"Taking care of old people is not just the responsibility of the central government. It is also the responsibility of the family, the local community and the local government as well," she said.

Amornrat voiced support for the government's initiative to implement the Home Care Service Volunteers for the Elderly program - a nationwide community-based healthcare program that was established in 2003.

Under the program, local community members were trained by the Ministry of Social Development and Human Security to help provide in-home care services to the elderly.

The program is suitable for Thailand as it is cheaper and more attuned to the needs of Thai elderly, Bussarawan said.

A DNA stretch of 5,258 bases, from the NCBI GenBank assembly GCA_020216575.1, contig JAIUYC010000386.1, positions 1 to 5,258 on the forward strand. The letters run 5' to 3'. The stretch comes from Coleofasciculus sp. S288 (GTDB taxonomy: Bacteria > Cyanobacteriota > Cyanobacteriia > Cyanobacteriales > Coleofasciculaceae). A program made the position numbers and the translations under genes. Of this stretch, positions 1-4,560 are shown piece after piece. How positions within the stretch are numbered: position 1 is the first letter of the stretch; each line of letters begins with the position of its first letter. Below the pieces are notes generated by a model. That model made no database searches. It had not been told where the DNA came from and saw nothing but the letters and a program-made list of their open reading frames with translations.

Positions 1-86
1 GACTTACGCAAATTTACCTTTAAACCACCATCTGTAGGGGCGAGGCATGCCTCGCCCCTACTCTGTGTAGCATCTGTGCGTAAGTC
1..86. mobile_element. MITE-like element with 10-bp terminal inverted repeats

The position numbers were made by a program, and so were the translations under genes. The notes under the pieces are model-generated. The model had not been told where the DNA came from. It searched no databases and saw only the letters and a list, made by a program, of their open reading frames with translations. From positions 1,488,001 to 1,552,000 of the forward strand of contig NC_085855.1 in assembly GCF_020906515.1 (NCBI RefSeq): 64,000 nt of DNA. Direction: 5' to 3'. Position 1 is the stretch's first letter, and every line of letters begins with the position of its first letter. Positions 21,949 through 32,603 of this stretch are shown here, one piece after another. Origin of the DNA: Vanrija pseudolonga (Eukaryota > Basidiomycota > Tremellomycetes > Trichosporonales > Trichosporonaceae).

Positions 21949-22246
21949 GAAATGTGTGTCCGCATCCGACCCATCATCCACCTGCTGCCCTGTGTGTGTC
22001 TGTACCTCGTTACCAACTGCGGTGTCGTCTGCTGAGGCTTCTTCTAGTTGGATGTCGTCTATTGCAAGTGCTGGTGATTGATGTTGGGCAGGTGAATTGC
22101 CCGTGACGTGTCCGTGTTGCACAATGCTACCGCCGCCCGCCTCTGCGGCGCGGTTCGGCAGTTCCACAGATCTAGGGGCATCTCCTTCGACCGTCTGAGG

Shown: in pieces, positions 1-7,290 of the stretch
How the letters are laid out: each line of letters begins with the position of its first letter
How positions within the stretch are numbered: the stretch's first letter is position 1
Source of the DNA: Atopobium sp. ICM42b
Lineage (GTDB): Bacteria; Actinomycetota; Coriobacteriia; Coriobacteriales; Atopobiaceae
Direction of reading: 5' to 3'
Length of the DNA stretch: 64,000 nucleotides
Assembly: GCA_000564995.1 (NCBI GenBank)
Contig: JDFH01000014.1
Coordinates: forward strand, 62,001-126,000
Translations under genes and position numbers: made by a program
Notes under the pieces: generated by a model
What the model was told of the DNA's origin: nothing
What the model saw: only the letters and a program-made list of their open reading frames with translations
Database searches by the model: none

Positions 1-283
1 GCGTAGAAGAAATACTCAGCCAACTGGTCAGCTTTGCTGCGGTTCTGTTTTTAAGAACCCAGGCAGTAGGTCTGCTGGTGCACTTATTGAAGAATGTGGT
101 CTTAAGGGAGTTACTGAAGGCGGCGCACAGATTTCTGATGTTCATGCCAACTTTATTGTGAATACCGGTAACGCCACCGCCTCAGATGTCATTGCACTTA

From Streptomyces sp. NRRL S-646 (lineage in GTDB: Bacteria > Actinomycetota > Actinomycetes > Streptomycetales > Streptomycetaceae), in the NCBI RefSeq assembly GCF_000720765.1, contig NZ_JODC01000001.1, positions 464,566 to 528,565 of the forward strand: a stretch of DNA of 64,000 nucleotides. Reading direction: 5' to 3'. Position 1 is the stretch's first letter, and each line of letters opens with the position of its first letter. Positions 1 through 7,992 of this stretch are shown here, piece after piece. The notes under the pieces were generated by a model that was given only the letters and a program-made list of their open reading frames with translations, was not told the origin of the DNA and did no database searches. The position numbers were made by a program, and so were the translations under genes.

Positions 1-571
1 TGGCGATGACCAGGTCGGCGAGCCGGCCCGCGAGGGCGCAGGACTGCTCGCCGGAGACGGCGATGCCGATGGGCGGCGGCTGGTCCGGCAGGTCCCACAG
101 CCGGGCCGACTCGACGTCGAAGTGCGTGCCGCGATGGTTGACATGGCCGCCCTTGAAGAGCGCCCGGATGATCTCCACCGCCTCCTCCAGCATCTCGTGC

The elderly might be too sick to go to the hospital for treatment even if medical services are free, she said.

"Elderly people have long-term healthcare needs and are usually homebound. The government and local community are trying to help people to stay at home," she said.

Having someone from the local community act as caregivers will assure family members that their parents are in good hands, Bussarawan said.

Most Viewed in 24 Hours
Copyright 1995 - . All rights reserved. The content (including but not limited to text, photo, multimedia information, etc) published in this site belongs to China Daily Information Co (CDIC). Without written authorization from CDIC, such content shall not be republished or used in any form. Note: Browsers with 1024*768 or higher resolution are suggested for this site.
License for publishing multimedia online 0108263

Registration Number: 130349